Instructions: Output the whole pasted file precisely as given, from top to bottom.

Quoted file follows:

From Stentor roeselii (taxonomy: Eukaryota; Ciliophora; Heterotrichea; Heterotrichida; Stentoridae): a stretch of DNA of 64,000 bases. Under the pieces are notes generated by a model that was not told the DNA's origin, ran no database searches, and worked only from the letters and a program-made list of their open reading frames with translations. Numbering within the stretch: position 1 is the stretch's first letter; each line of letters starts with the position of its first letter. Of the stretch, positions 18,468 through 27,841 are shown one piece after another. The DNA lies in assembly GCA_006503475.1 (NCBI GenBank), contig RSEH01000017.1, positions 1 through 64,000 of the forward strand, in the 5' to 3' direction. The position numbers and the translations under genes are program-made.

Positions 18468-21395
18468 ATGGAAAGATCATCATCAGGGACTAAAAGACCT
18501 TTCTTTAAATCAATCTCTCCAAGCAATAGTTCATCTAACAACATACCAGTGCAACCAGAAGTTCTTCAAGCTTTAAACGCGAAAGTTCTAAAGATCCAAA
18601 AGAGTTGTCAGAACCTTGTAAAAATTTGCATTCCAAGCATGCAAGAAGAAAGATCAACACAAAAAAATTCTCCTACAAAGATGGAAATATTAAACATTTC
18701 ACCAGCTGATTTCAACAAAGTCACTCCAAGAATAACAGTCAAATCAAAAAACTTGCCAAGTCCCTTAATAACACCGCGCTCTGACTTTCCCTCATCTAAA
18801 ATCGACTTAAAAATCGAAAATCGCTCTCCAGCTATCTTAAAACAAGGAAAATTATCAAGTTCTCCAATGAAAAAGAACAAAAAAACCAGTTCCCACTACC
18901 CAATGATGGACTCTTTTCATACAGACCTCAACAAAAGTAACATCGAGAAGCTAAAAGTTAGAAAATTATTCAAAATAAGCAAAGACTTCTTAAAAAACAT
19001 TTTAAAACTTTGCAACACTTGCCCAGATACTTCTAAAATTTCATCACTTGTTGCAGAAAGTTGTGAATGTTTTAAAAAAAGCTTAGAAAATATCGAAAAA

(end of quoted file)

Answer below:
From Stentor roeselii (taxonomy: Eukaryota; Ciliophora; Heterotrichea; Heterotrichida; Stentoridae): a stretch of DNA of 64,000 bases. Under the pieces are notes generated by a model that was not told the DNA's origin, ran no database searches, and worked only from the letters and a program-made list of their open reading frames with translations. Numbering within the stretch: position 1 is the stretch's first letter; each line of letters starts with the position of its first letter. Of the stretch, positions 18,468 through 27,841 are shown one piece after another. The DNA lies in assembly GCA_006503475.1 (NCBI GenBank), contig RSEH01000017.1, positions 1 through 64,000 of the forward strand, in the 5' to 3' direction. The position numbers and the translations under genes are program-made.

Positions 18468-21395
18468 ATGGAAAGATCATCATCAGGGACTAAAAGACCT
18501 TTCTTTAAATCAATCTCTCCAAGCAATAGTTCATCTAACAACATACCAGTGCAACCAGAAGTTCTTCAAGCTTTAAACGCGAAAGTTCTAAAGATCCAAA
18601 AGAGTTGTCAGAACCTTGTAAAAATTTGCATTCCAAGCATGCAAGAAGAAAGATCAACACAAAAAAATTCTCCTACAAAGATGGAAATATTAAACATTTC
18701 ACCAGCTGATTTCAACAAAGTCACTCCAAGAATAACAGTCAAATCAAAAAACTTGCCAAGTCCCTTAATAACACCGCGCTCTGACTTTCCCTCATCTAAA
18801 ATCGACTTAAAAATCGAAAATCGCTCTCCAGCTATCTTAAAACAAGGAAAATTATCAAGTTCTCCAATGAAAAAGAACAAAAAAACCAGTTCCCACTACC
18901 CAATGATGGACTCTTTTCATACAGACCTCAACAAAAGTAACATCGAGAAGCTAAAAGTTAGAAAATTATTCAAAATAAGCAAAGACTTCTTAAAAAACAT
19001 TTTAAAACTTTGCAACACTTGCCCAGATACTTCTAAAATTTCATCACTTGTTGCAGAAAGTTGTGAATGTTTTAAAAAAAGCTTAGAAAATATCGAAAAA